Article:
Twenty years ago today I rang in the New Year in the control room at KBJR-TV. I had just started my first real job as a journalist and in case you hadn’t heard, there was a fear that the world was going to end on Y2K. Or, at the minimum, ATMs and all other computer devices weren’t going to work. Midnight came and went and other than a minor snafu with our live shot in which a reporter attempted to do a withdrawal from an ATM to show the world hadn’t ended only to discover he had insufficient funds and the withdrawal didn’t work, life went on. The world didn’t end. We signed off and went to the local watering hold to celebrate a new decade. I drank too much and started 2001 with a hangover only the 21-year version of me could endure.
Fast forward to today. I’m currently drinking my last latte of the decade and feeling the pressure to figure things out. Does anyone else ever feel that insurmountable pressure on New Year’s to make some declaration of being a better version of one’s self? Let me give you a tip I wish I could follow, don’t fall for it. You and I are actually good enough. That’s right, good enough. Yes – today marks the end of a decade and tomorrow opens a blank book to a new decade in which we get to write our own story. Own our own narrative. Do all the things. But, can we just for one minute acknowledge that it is also just another day in which we may overindulge tonight and tomorrow, roll out of bed and put our pants one leg at a time just like any other day. We will be no different. We will be no better or worse. We will know no more than what we know right now. But, we will have the opportunity to learn more and be more and grow into the person who we want to be and that is what it means to work on one’s self. And the amazing thing is this happens every single day. Not just when there is a new year or a new decade.
Next week, I’m doing something I’ve never done before. The skeptic in me is boarding a plane and flying to Florida to attend Rise. This introvert is going to join 4,000 other women to spend 3 days in a full blown time out to spend some time figuring things out. It is a substantial investment in time and money. But, the way I see it, I dropped $15,000 and two years of my life on an MA only to do it again 10-years later at $20,000 for an MBA, just because I feel education is a good investment. Don’t I at least owe it to myself to invest a fraction of that time and money to understand what’s holding me back from being the best version of myself? And, what does that even mean? Maybe the best version is the gal that shows up some days and gives 25% and binge watches You on Netflix… but is a good friend, daughter, wife, co-worker and mother. Would that really be so bad? When did showing up become such a negative? And, if a $1,000 investment and a few days of my time and attention makes me ok with that, well that’ll save me a lot of therapist bills. The alternative, I leave with a clearer version of myself and what matters. Or, I discover that the billion dollar self-help/personal growth category isn’t really at all helpful for me and spend 3-days on a beach in Florida reading good books, sipping latte’s and working on a tan. Last I checked, R&R is good for the heart and soul.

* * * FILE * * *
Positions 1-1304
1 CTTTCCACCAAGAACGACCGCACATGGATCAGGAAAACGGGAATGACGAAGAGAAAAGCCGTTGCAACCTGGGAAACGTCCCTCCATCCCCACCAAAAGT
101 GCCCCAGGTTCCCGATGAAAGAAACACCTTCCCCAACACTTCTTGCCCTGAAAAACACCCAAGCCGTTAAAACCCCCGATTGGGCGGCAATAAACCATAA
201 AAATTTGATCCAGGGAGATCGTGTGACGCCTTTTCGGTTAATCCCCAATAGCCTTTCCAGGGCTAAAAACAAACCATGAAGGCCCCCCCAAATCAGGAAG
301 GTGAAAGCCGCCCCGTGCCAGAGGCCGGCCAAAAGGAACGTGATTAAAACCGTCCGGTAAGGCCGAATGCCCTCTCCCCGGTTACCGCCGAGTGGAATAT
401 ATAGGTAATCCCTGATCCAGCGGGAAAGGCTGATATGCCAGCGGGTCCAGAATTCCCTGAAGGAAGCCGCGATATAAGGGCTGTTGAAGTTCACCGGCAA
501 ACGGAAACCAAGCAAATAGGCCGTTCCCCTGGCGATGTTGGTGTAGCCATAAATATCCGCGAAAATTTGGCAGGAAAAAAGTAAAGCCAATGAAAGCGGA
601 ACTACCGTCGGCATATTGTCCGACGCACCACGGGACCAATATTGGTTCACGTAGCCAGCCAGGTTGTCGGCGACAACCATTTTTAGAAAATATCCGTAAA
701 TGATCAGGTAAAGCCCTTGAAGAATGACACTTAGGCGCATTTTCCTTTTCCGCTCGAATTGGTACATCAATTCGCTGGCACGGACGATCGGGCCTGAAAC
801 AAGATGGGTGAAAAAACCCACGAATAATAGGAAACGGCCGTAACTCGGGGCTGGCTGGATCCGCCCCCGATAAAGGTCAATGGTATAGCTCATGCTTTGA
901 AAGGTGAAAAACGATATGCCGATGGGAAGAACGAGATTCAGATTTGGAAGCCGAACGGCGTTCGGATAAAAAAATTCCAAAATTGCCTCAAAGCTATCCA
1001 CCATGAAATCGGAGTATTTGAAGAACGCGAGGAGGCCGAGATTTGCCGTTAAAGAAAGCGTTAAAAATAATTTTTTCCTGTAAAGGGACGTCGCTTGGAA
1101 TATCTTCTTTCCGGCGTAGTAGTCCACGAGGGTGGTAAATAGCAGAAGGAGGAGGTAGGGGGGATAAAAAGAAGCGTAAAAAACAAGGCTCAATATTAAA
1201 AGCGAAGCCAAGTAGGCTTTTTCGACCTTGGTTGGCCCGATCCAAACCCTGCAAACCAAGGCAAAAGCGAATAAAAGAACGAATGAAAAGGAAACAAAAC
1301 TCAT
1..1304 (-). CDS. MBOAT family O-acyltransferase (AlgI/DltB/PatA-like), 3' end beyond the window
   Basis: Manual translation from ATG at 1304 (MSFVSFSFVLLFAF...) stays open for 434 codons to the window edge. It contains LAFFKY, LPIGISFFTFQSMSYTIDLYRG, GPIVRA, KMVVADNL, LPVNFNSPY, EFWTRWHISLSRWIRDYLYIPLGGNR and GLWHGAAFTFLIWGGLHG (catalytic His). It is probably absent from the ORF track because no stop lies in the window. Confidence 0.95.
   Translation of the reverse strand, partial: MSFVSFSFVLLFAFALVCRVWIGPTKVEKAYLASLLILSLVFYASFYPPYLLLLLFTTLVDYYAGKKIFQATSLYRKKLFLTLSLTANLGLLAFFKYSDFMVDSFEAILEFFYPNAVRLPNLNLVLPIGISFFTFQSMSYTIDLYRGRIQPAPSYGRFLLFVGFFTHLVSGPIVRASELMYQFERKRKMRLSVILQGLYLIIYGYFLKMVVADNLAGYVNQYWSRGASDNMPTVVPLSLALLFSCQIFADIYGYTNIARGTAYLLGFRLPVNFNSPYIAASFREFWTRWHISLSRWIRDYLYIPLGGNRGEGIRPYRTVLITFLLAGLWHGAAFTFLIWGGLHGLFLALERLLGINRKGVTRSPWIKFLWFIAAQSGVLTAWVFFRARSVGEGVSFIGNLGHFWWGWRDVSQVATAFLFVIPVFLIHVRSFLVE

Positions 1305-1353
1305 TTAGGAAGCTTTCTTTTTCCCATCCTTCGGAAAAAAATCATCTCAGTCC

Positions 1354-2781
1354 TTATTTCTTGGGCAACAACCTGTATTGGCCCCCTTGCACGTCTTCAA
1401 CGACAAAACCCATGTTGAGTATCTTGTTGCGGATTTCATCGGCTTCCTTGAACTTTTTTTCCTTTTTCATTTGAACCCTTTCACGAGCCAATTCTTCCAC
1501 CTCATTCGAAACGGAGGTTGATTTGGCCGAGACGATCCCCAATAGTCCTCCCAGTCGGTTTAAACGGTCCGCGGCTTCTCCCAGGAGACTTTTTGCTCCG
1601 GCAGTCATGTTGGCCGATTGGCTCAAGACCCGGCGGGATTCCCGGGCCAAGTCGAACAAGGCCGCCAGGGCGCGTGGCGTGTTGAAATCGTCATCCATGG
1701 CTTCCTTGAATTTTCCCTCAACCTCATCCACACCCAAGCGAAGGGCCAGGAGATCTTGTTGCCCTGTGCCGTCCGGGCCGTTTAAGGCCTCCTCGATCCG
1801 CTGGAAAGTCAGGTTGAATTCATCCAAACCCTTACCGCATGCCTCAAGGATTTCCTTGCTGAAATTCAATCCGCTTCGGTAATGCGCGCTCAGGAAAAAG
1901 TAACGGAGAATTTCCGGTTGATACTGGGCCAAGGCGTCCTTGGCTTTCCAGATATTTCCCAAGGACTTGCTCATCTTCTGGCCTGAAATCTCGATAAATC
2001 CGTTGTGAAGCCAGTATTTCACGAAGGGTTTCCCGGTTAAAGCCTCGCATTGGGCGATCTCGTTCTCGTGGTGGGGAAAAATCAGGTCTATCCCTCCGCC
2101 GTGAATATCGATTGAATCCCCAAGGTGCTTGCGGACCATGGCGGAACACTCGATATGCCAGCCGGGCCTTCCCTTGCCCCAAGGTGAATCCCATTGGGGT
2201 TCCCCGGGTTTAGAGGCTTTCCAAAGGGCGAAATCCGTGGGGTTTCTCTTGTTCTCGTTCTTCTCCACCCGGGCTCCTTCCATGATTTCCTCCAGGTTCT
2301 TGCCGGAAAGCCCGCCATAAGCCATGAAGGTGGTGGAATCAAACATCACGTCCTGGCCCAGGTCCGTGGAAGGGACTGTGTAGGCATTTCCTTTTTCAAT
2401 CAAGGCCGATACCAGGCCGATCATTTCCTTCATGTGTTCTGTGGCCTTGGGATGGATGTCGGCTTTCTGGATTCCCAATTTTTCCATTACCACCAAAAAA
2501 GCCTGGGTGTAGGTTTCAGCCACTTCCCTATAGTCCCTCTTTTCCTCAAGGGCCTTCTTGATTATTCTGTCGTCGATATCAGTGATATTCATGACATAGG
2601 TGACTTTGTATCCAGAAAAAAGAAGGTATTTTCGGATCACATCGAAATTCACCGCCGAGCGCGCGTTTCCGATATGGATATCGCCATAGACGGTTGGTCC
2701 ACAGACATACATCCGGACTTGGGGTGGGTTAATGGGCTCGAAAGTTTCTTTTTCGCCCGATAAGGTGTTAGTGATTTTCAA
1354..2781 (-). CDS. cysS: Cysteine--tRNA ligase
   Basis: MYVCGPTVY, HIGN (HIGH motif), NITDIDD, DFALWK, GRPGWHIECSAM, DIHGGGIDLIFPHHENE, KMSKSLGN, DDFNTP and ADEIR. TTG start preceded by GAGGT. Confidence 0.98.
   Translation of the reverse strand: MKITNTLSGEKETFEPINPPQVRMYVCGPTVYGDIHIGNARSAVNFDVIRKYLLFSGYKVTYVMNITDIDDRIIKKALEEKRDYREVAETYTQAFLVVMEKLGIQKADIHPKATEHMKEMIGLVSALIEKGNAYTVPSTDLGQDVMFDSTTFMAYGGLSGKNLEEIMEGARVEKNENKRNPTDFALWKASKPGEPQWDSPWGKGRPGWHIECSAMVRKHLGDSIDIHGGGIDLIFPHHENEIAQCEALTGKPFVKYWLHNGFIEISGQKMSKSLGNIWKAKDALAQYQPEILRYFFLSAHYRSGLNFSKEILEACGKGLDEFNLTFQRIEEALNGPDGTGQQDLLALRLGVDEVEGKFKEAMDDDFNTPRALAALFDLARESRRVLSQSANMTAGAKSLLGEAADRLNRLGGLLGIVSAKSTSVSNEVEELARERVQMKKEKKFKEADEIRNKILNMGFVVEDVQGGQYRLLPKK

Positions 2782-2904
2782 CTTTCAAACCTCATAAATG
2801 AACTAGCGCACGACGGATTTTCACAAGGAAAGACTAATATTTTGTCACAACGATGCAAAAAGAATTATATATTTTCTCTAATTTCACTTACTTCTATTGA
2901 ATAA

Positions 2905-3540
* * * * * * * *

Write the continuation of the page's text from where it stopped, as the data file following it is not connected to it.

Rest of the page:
The one thing I do know for 2020 is I want to be more honest with myself about what motivates me versus what I want people to think motivates me. Maybe it will be self-help conferences, long hikes in the woods and half-marathons. Or, maybe it’ll be trashy tv, bon bons and bonding sessions with my gal pals. I honestly don’t know. But, I want to be a bit more authentic about what I share with people and why. Because I do believe that in a world of perfectly polished posts and photos, a lot of us are feeling that same pressure to outshine ourselves. And, as fun as that ride has been the past 20-years, I’m ready to turn the page to a more authentic, albeit messy, version of myself.
So my wish for you and me as we close out this decade and frankly every day is to find peace with the world we’re in—that when we go to the ATM of life, we find that we’re not overdrawn by trying to be more and do more for others but instead investing in a life that’s good enough… for ourselves.